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Mcgraw v. University of Utah

Court of Appeals of Utah

August 22, 2019

Bianca McGraw, Appellee,
v.
University of Utah, Appellant.

          Third District Court, Salt Lake Department The Honorable Gary D. Stott No. 170902670

          Sean D. Reyes and Peggy E. Stone, Attorneys for Appellant

          Stephen T. Hester and Kimberley L. Hansen, Attorneys for Appellee

          Judge Diana Hagen authored this Opinion, in which Judges Michele M. Christiansen Forster and Jill M. Pohlman concurred.

          OPINION

          HAGEN, JUDGE:

         ¶1 The University of Utah (the University) appeals the district court's denial of the University's motion to dismiss Bianca McGraw's whistleblower action, arguing that McGraw failed to strictly comply with the requirements of the Governmental Immunity Act of Utah (the GIA). We agree with the University that McGraw did not wait the mandatory sixty days after delivering a valid notice of claim to the Utah Attorney General (the AG) before instituting this action and therefore she failed to strictly comply with the GIA. Accordingly, we reverse.

         BACKGROUND

         ¶2 On September 28, 2016, the University hired McGraw as a clinical research coordinator for a physician. Soon after her employment began, she noticed "regulatory non-compliance issues" with one of the studies the physician was conducting. Over the next few weeks, McGraw repeatedly raised compliance concerns with the University's Institutional Review Board until she was terminated on October 27, 2016. The University explained that it did not appear that McGraw and the physician would "be[] able to work together long term, therefore, [she] was released from her employment."

         ¶3 A few days after her termination, McGraw filed complaints with the University's human resources department, asserting that her termination was improper and in retaliation for her raising concerns about the physician's non-compliance. After speaking with a few different University employees, she was told that the information would be passed "up the chain of command." Eventually, the University stopped contacting McGraw or responding to her inquiries regarding whether the University was going to investigate her complaints about the physician.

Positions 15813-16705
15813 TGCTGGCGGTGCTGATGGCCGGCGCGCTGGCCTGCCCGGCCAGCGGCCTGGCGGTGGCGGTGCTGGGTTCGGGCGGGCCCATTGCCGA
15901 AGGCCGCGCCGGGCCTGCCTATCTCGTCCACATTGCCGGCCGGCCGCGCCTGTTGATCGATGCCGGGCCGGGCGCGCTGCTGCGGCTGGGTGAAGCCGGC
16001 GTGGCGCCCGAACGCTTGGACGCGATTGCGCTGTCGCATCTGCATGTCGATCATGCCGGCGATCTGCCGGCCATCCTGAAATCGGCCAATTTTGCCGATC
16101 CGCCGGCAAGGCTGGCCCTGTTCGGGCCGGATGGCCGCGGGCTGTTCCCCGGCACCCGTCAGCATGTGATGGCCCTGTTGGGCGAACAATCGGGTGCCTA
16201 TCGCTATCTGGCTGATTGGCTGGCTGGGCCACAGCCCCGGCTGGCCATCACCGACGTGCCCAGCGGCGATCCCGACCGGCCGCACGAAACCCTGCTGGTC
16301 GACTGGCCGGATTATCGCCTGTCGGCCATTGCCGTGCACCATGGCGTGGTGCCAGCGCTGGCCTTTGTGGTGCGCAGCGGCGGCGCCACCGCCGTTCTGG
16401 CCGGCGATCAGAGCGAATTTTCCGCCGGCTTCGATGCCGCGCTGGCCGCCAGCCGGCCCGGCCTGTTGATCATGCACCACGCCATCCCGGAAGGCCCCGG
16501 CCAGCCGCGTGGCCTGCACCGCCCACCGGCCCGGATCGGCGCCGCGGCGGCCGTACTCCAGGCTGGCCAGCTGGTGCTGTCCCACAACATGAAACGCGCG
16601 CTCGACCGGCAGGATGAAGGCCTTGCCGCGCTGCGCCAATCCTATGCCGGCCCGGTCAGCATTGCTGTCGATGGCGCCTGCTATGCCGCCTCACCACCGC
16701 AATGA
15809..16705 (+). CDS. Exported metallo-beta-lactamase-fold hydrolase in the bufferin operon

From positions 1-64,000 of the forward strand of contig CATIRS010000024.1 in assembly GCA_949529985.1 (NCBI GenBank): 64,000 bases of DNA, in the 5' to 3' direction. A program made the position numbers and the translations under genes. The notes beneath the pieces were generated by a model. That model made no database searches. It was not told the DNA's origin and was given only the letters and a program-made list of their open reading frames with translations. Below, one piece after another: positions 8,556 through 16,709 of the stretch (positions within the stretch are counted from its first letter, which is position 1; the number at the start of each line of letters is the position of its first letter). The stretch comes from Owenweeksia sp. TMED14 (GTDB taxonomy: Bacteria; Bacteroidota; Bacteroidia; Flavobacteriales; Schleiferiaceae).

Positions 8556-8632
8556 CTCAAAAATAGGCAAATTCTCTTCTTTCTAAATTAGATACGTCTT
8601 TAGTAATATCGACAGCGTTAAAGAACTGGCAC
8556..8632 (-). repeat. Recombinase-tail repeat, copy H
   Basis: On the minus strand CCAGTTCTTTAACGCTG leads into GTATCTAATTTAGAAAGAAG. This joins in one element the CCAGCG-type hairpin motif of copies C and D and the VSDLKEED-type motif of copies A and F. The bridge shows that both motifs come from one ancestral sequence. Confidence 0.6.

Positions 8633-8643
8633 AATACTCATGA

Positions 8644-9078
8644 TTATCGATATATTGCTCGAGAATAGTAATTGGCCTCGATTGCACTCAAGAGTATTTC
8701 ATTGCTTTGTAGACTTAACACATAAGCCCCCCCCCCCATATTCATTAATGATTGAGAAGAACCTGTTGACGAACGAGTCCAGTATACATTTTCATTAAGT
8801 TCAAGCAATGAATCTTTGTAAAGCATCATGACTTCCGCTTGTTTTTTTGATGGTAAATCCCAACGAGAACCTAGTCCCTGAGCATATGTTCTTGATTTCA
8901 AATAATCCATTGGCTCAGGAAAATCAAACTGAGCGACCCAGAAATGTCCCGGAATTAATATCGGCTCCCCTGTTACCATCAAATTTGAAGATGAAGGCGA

¶4 On February 23, 2017, McGraw delivered a letter with the subject line "Retaliation Complaint" (the February 23 Retaliation Complaint) to the University's General Counsel and the Employment Relations Administrator. In the February 23 Retaliation Complaint, she detailed her previous complaints, explained that she had not been able to gain employment following her termination, and stated that she was going to file a civil action for violations of the Utah Protection of Public Employees Act-also known as the Whistleblower Act (the WBA)-if the University did not respond.

         ¶5 On April 14, 2017, McGraw delivered a notice of claim (the April 14 Notice of Claim) to the AG's authorized agent, which included substantially the same information as the February 23 Retaliation Complaint, with some additional details. Eleven days later, on April 25, 2017, McGraw filed a complaint in district court, alleging that the University took adverse employment action against her in violation of the WBA when she raised concerns about the physician's non-compliance. McGraw did not serve the complaint on the University until June 19, 2017.

         ¶6 The University moved to dismiss McGraw's complaint under rule 12(b)(1) of the Utah Rules of Civil Procedure. Among other things, the University argued that the February 23 Retaliation Complaint did not comply with the GIA because it was not delivered to the AG or the AG's authorized agent. See Utah Code Ann. § 63G-7-401(3)(ii)(b)(E), -401(3)(ii)(b)(G) (LexisNexis 2016). The University also argued that, assuming the April 14 Notice of Claim was valid, [1] the district court did not have subject matter jurisdiction over her case because McGraw did not wait sixty days for the University to approve or deny her notice of claim as required by the GIA and instead filed her complaint on April 25, 2017. McGraw opposed the motion, arguing, among other things, that the February 23 Retaliation Complaint complied with the GIA's requirements, even though it was delivered to the wrong person, because of her "good faith belief" that it "was sent to the correct governmental entity."

         ¶7 After hearing argument on the motion to dismiss, the district court announced its oral ruling and entered a written order denying the motion. The district court agreed with McGraw that although she had delivered the February 23 Retaliation Complaint to the wrong individual under the GIA, she had acted with "significant good faith compliance with the statutory requirements of both the [GIA] and the [WBA]." (Quotation simplified.)

         ¶8 The University filed this interlocutory appeal challenging the district ...


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